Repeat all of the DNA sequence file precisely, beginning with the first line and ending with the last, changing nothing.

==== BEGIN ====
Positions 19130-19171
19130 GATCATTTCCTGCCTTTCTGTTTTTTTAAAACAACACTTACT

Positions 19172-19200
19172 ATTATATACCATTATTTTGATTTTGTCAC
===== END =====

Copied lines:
Positions 19130-19171
19130 GATCATTTCCTGCCTTTCTGTTTTTTTAAAACAACACTTACT

Positions 19172-19200
19172 ATTATATACCATTATTTTGATTTTGTCAC